Women in Tech: Unite and Take Over
The tech world is stereotypically a male-dominated domain, but the gender landscape in that field is fortunately changing. When I attended Boing Boing: Ingenuity last month, I was really happy to see that so many of the speakers were brilliant female scientists, artists, and makers talking about the amazing, complicated, and life-changing work they're doing. But there's still a long way to go before we can say that the tech world is a level playing field. Luckily, there are several women (and men) leading the way towards more gender equality in tech.
Hackbright Academy in San Francisco is an engineering fellowship dedicated to training more women to become software engineers. Through a 10-week program, Hackbright explains, its graduates have become employable developers at companies like Facebook, Eventbrite, and SurveyMonkey. These are women who had little to no computer science backgrounds and who weren't computer geniuses from an early age.
I asked Angie Chang, Director of Growth at Hackbright Academy, to share some tips for prospective techie women on how to face the challenges and stereotypes that come with the domain. Here are a few gems that Angie shared:
Love what you do – and show it
By sharing your love for your job and showing your expertise through leadership in a very visible way, you will create a more inclusive tech community. Imagine this – there will be more diversity in tech conference speaker lineups and hackathon demos because women are present and accounted for. "Brogrammer meetups" will simply become programmer meetups, and more women will start and lead tech startups.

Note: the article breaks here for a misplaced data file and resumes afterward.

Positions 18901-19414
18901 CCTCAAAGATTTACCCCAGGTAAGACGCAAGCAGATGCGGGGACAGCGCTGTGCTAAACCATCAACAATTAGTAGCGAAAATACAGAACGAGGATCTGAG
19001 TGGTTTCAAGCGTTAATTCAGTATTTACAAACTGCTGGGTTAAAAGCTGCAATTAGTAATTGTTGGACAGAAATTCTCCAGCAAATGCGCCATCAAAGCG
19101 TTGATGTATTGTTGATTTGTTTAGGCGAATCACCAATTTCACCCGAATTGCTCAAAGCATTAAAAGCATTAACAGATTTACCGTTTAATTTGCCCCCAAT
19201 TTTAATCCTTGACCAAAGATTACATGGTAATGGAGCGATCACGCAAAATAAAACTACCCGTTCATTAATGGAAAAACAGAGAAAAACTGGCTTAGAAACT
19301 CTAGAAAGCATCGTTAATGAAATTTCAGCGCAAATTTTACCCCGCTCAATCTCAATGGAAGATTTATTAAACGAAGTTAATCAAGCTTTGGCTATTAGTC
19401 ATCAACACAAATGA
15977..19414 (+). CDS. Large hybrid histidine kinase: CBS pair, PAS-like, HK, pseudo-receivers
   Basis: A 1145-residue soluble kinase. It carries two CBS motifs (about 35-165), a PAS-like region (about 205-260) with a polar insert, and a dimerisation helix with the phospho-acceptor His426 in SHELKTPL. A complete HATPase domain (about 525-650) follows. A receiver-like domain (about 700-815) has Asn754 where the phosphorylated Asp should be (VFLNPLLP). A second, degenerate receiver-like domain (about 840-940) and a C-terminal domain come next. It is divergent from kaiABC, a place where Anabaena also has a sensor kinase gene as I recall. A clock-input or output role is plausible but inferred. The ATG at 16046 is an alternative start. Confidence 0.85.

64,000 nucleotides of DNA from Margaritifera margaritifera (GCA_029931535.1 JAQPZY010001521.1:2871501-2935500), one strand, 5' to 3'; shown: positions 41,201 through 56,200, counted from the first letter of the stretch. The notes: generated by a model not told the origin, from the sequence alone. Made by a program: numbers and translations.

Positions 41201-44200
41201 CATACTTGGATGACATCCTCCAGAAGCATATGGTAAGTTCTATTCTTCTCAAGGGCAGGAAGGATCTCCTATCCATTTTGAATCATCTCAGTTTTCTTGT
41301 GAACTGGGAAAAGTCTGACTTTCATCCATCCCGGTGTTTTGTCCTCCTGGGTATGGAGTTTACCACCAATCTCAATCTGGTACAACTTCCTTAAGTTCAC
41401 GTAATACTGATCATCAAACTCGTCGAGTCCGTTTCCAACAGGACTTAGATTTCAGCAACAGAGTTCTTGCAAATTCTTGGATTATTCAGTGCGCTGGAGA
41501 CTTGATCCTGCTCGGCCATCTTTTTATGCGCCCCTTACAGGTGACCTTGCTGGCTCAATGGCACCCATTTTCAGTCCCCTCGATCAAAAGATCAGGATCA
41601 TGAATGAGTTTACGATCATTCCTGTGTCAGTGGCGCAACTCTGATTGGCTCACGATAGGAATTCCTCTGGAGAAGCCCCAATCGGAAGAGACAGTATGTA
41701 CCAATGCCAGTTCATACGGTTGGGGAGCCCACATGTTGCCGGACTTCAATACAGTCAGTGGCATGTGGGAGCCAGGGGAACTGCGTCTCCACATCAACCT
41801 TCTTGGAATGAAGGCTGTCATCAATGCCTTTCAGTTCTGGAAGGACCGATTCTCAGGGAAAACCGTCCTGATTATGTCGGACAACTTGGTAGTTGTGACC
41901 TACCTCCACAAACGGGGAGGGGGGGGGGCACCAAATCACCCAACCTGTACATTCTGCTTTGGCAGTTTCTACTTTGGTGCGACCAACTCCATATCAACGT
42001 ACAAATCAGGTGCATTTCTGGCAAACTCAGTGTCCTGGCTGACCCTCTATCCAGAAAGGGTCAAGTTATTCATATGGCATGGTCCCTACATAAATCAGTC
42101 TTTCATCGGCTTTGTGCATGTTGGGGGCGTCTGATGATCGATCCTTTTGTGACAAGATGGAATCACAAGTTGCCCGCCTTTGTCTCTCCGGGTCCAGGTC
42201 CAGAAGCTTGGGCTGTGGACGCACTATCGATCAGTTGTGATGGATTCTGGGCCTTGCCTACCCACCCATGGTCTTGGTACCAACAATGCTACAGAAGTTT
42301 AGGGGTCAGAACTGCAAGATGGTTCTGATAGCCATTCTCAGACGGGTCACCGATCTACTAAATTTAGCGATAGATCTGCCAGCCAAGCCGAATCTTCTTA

Always carry business cards with your name and title
One Hackbright student got her first programming contract job while at a happy hour party. She was only two weeks into learning Python, but she had a business card with her name and the title "software engineer" on it, which gave her the confidence to tell people she was a developer. Today, she's a software engineer at Eventbrite.
Give tech talks when asked (and when you are not!)
Women are often underrepresented in conference speaker lineups and industry events. They are often not asked to speak because they are not visible in the community. So be visible – Tweet a lot, blog about what you know, give talks! Understand that you might not always be asked to speak. O'Reilly and other industry conferences have calls for talk proposals. Step up and volunteer to do it. When you do, other women will thank you.
Be the change you wish to see in the world
Start a company that solves the problem you have. Former IBM engineer Leah Busque, founder/CEO of TaskRabbit, did this when she realized the market needed task "rabbits." She coded the prototype of her startup over a summer and raised venture funding, and rest is history. These days, women are solving deeper technical problems, rolling out their own solutions, and standing a better chance at starting the next big tech company.